You Can Ensure That Our Parks Will Always Welcome All
More than ever, we need public lands where communities can come together
Although at 270 acres the Tennessee Hollow watershed is the largest in the Presidio, parts of it haven’t seen the light of day in a hundred years.
Since the late 1990s, the Presidio Trust, National Park Service, and Parks Conservancy have been working in phases to restore the entire watershed from its headwater springs near Inspiration Point to where it meets the San Francisco Bay at Crissy Field.
El Polín Spring has been the focus of extensive restoration since 2011. The creek has been daylighted, habitat restored, trails built, community programs expanded, and tens of thousands of seedlings planted by volunteers. Well known as a prime birding location, this site connects people with both nature’s wonder and history’s lessons. Archeologists continue to study remnants of settlements dating back 200 years to the Presidio’s Colonial period, when families such as the Briones and Miramontes likely settled around the spring.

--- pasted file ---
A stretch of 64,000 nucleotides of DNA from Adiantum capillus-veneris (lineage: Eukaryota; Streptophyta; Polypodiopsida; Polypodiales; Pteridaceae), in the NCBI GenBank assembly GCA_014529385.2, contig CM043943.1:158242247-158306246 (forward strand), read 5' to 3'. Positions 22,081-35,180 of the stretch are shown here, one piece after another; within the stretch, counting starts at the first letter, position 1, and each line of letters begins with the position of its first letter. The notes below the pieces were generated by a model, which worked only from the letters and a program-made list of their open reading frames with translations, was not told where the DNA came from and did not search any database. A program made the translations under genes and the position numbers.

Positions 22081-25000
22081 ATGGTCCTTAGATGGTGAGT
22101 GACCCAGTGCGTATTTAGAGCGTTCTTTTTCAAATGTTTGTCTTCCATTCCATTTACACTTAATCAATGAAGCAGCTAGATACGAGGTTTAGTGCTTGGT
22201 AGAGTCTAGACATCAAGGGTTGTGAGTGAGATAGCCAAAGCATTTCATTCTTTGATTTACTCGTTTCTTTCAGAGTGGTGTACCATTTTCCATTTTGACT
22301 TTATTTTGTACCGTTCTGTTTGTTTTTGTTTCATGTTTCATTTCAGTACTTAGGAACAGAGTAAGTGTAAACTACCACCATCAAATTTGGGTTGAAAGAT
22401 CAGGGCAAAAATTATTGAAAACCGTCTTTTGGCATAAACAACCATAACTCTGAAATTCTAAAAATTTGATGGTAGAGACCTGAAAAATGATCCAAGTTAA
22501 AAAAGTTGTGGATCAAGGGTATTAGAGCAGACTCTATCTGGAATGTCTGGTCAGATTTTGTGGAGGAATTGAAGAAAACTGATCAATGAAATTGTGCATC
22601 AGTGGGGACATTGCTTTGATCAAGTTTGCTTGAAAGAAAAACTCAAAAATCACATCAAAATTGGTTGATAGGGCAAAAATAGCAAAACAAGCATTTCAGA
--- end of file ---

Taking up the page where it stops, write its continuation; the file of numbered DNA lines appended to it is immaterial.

In 2012, the Tennessee Hollow Trail through El Polín Spring, leading to Inspiration Point was also completed.
Thanks to these efforts, El Polín’s visitors now enjoy:
Other notable restoration milestones in this watershed include: its headwaters (late 1990s), Crissy Marsh (2001), Thompson Reach (2005/2006), YMCA Reach (2013/2014), and MacArthur Meadow and Quartermaster Reach (2015/2016).
In addition to donations from thousands of individual community members work in the Tennessee Hollow Watershed has received support from: